Interfaith Families A Daughter and Mother's Journey
By Ariel and Cynthia Salk
Temple Chai, Phoenix, Arizona
My mom is Christian, my dad is Jewish. In my house, we celebrate Chanukah, Christmas, Easter, and Passover. My dad loves Christmas not because of the religious part but because he likes all of the family activities. My mom loves getting together with our friends and making a Seder at Passover. But, we never really attended temple or church. When I was in preschool we attended a Unitarian Congregation for a few years,then we slowly stopped going.
In the 5th grade, I decided I wanted to expand my understanding from just celebrating holidays to learning about my Jewish heritage. We talked to Rabbi Tzur to see what we were getting into. She explained that if I started going to temple, I could no longer call myself Christian. She also explained that some temples wouldnt consider me as Jewish because my mom wasnt Jewish. Rabbi Tzur made me feel very welcomed at Temple Chai so I began studying for my bat mitzvah. At first, it was confusing I didnt even know what a Torah was. I couldnt start with my grade level and it was embarrassing. Then I caught up with my class and made new friends. In my classes I learned how to read Hebrew, about the Holocaust, and what it means to be Jewish.
My Hebrew tutor helped me keep on track. She didnt just help me learn the prayers, but to understand what they meant. Now that my bat mitzvah is over, I still enjoy the 8th grade religion class and being with my temple friends.
My parents have been very supportive of my choice. Instead of trying to talk me out of my decision, my mom supported me. Instead of having a small part in my bat mitzvah, she listened to my classes, she made me study, signed me up for activities, arranged for a tutor, and planned an awesome party. I think its cool my mom didnt change her religion just for her marriage. Im proud that she sticks with what she believes in and doesnt change who she is to make it easier for her family. If my mom had been Jewish, I would have started Hebrew school sooner. Its kind of good that she wasnt because, this way, I chose my religion, which to me is a lot stronger than if it had been chosen for me. Its not what you are born into its what you believe in thats your religion.
When I got married, the fact that my husband and I were raised in different faiths didnt seem much of an issue. Though I consider myself a spiritual person, attending church or temple was not a priority for either of us. When my girls were young, we began attending a Unitarian service, and thought it might be a fit for our family. My husband wasnt comfortable, and we drifted away and dealt with our conflict by not addressing it. We continued to honor and celebrate each others holidays and tried to raise our girls in a loving and spiritual way. When my daughter, Ariel, decided she wanted to become Jewish, I was stunned. I wanted to be respectful of her choice and of my husbands (and her) heritage, but I felt left out. I felt my husband and children were entering a land where I didnt belong. Nevertheless I was determined to support my daughter and decided our younger daughter should join her sister in Hebrew school.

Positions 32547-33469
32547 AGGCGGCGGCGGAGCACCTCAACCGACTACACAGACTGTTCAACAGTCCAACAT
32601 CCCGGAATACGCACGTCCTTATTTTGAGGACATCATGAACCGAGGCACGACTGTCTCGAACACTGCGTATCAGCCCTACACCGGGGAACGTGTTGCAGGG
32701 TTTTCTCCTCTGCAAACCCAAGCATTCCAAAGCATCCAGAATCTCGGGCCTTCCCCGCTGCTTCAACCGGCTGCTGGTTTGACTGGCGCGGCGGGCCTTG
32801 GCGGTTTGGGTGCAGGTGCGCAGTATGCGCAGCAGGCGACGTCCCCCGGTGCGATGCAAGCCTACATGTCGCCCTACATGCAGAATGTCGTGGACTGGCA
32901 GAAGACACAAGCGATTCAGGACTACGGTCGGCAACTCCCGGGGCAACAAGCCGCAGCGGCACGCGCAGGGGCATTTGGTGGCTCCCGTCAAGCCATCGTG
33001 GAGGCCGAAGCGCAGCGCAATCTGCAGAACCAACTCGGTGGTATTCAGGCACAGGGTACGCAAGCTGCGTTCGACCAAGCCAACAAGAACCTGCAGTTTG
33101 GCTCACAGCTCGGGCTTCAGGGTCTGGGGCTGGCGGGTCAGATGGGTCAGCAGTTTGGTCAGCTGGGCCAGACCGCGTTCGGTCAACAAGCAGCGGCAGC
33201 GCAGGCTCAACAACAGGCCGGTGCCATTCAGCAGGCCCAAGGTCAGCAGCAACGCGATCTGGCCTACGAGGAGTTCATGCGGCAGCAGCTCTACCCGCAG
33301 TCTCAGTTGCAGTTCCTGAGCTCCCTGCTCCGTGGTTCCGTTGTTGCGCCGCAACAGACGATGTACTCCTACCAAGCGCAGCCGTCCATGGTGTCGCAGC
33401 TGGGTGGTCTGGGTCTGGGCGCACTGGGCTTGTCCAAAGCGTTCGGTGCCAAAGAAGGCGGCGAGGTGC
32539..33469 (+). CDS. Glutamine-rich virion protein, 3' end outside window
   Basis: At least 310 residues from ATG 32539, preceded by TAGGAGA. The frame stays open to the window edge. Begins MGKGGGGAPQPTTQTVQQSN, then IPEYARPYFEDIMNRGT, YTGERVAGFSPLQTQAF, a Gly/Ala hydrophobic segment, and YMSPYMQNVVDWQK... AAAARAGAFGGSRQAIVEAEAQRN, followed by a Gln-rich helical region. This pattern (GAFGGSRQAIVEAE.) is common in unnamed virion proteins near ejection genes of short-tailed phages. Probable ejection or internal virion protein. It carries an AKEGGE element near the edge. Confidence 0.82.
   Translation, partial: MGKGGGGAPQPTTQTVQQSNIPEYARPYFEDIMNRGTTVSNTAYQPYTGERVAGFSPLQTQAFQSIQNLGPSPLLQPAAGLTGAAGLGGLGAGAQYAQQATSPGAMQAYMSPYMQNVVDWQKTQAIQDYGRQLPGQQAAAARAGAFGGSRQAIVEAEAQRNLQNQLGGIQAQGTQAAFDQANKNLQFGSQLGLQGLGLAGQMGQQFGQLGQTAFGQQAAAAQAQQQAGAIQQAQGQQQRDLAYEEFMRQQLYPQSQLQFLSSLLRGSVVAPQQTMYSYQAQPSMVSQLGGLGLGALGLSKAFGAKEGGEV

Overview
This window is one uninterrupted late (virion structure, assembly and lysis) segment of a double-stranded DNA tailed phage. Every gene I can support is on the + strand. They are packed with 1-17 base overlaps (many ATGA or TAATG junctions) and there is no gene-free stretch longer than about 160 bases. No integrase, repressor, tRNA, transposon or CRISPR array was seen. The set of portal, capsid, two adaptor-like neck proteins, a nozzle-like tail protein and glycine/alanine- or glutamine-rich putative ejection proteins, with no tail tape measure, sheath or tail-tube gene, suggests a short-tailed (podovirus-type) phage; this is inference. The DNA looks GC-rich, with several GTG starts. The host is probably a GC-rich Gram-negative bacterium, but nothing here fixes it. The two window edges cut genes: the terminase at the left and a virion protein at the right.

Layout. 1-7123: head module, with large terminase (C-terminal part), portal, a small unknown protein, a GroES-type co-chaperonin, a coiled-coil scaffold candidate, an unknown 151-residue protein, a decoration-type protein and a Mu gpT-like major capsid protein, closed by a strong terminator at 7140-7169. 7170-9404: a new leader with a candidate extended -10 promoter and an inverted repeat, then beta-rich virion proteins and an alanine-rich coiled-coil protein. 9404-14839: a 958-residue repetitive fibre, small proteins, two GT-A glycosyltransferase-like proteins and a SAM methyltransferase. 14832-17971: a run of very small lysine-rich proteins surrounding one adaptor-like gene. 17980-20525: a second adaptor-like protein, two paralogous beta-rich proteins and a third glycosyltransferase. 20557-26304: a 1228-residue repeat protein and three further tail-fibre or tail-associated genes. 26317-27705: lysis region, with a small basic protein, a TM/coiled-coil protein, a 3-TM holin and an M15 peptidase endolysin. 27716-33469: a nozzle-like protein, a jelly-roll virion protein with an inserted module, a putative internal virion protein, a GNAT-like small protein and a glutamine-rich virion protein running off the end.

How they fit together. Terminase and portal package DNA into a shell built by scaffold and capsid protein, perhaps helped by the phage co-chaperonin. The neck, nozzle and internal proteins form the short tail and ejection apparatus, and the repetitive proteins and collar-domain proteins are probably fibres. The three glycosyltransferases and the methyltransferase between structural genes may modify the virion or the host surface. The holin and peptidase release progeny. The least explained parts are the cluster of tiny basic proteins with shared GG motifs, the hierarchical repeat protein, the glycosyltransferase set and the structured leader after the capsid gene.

As Ariels bat mitzvah approached, I became anxious. Years ago, when I worked for a caterer, I had witnessed bnai mitzvah parties. I could not understand how people could lavish such amounts on parties for children.
It seemed indulgent and very, very far from religion or God. I wanted no part of this for my child. I was also anxious because for the first time, I lacked the knowledge to prepare my daughter for what lay ahead. I knew I needed help. I asked around and found a tutor who not only guided my daughter but guided me in finding God in the bat mitzvah. When I sat with the two of them and listened to my daughter sing her prayers, the beauty of it melted my heart. I was able to celebrate my daughter and her choice in a very meaningful way. Yes the party cost more money than I planned, but when I stood on the bimah and looked out at the sea of love and support for my daughter by Jews and Christians alike, it was thrilling. My Christian family and friends remarked again and again how Rabbi Tzur had respected and welcomed them. They were also deeply touched by the experience. At the party, I realized that celebrating this rite of passage was not about indulgence but an attempt to carry on a centuries-old tradition in todays manner.
There are many paths to God. I am not alone. I simply have found a larger community who will also embrace and guide my children into the future.